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How Ron Rivera managed to avoid bed checks at SB50

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SAN JOSE, Calif. -- The Panthers do not have bed checks here at the Super Bowl.

Ron Rivera prided himself on having a self-policing unit, a hidden perk that comes with employing so many mid to late-career veterans like Jerricho Cotchery, Jared Allen, Michael Oher, Cortland Finnegan, Thomas Davis and Greg Olsen. His trust extends to the biggest coaching week of his career, where he allows his team to self-report what time they get in and out every day -- almost like the sign in sheet at a class in college.

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"I don't know who came up with it, but basically, when you go up to your floor there's a cop and a couple security guards there and you tell them you're not going back out for the rest of the night." wide receiver Corey Brown said. "They don't have to check your rooms, they just take your name off the list."

He added: "I think even if we didn't have it, people would still be in at a decent hour."

To help reinforce his message, Rivera employed the team's radio analyst and 15-year NFL veteran Eugene Robinson. Robinson, as a member of the Atlanta Falcons, was infamously caught soliciting a prostitute the night before Super Bowl XXXIII in Miami. Robinson spoke to the team this week and received a standing ovation.

"It was shocking to most," Cam Newton said. "I know a lot of guys didn't expect that, but for him to have that attitude to open up his life and his story for us, we knew who he was and what he did for the Panthers, it just shows you what type of organization we have. A lot of guys wouldn't necessarily be comfortable with telling everyone their story, but he did and he told us and I think a lot of guys kind of stepped back and understood the value and the importance of staying focused in an environment like this."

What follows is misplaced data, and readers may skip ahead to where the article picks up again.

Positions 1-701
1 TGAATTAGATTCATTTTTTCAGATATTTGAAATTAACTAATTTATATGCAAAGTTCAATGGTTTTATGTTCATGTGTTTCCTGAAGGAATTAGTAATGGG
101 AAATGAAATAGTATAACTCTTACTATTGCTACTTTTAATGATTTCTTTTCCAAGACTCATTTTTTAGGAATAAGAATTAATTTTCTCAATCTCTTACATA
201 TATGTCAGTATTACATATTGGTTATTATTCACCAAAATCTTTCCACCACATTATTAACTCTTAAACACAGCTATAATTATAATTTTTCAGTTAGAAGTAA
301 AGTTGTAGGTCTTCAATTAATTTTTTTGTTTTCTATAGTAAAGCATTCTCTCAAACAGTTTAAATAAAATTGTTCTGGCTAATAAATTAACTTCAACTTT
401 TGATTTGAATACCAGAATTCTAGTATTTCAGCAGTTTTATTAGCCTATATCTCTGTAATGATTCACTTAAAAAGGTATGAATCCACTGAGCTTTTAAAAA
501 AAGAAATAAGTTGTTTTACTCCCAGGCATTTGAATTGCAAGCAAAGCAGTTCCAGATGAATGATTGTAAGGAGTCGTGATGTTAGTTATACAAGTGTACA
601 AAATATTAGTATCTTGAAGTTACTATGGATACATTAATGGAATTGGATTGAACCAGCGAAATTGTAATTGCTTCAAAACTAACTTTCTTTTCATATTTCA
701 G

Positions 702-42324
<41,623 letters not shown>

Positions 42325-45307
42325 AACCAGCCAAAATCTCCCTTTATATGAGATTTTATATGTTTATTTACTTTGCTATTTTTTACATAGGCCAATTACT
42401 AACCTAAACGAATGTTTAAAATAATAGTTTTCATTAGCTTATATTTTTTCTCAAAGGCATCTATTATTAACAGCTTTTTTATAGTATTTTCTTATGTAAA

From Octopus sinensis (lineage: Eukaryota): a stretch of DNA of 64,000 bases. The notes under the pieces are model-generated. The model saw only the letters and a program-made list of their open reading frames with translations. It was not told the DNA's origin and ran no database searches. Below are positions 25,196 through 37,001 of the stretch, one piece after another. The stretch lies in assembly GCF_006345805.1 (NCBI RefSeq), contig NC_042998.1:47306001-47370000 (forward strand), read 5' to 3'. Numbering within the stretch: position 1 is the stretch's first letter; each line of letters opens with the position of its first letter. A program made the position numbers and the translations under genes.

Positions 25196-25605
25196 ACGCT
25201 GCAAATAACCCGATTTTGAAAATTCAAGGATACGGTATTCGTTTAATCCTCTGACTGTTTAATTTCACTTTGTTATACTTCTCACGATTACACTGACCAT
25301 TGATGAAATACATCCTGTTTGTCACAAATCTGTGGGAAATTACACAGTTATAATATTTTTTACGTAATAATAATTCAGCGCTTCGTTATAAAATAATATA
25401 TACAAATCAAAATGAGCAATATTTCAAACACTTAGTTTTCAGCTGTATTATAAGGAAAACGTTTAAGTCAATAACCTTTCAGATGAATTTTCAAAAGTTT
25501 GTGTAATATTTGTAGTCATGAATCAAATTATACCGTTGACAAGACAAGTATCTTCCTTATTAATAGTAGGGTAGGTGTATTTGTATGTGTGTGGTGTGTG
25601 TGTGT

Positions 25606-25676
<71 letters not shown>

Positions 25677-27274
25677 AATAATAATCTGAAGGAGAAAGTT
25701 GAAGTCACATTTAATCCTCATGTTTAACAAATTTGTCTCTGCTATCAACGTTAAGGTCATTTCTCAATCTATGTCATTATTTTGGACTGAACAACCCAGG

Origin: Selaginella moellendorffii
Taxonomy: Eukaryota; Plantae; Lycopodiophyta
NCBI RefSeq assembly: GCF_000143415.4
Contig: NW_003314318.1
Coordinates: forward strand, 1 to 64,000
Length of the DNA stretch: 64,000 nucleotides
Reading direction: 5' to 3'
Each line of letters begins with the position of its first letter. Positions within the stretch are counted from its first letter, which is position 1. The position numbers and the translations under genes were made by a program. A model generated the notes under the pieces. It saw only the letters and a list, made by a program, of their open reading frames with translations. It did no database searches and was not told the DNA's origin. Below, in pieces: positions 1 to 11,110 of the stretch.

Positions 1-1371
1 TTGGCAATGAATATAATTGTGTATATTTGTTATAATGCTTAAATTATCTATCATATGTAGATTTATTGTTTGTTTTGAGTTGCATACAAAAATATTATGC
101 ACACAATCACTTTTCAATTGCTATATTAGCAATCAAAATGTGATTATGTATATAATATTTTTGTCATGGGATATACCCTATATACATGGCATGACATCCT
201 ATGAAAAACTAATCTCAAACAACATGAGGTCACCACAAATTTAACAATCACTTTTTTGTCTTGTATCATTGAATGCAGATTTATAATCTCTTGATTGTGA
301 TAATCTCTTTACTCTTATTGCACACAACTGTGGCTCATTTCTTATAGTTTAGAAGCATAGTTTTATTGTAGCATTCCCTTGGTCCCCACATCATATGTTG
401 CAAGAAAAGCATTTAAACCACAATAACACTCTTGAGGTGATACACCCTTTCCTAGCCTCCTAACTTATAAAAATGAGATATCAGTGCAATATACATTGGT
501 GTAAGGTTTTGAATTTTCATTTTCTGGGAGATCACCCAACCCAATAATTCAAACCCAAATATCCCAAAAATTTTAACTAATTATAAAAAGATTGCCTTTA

It seems to have hit home.

The Panthers had an off day Tuesday, one of their last chances to explore the area before locking down to practice. For Rivera, it would have been the last tense moments to worry about player focus. But outside of a few players discussing plans to make the hour-long trip into San Francisco on Tuesday, most are content staying in the hotel. The risk, the potential to shatter the delicate system of trust that has been put in place, is too great.

"I don't want to waste it being in San Francisco, somewhere partying, acting a fool," Brown said. "I don't want to find out."

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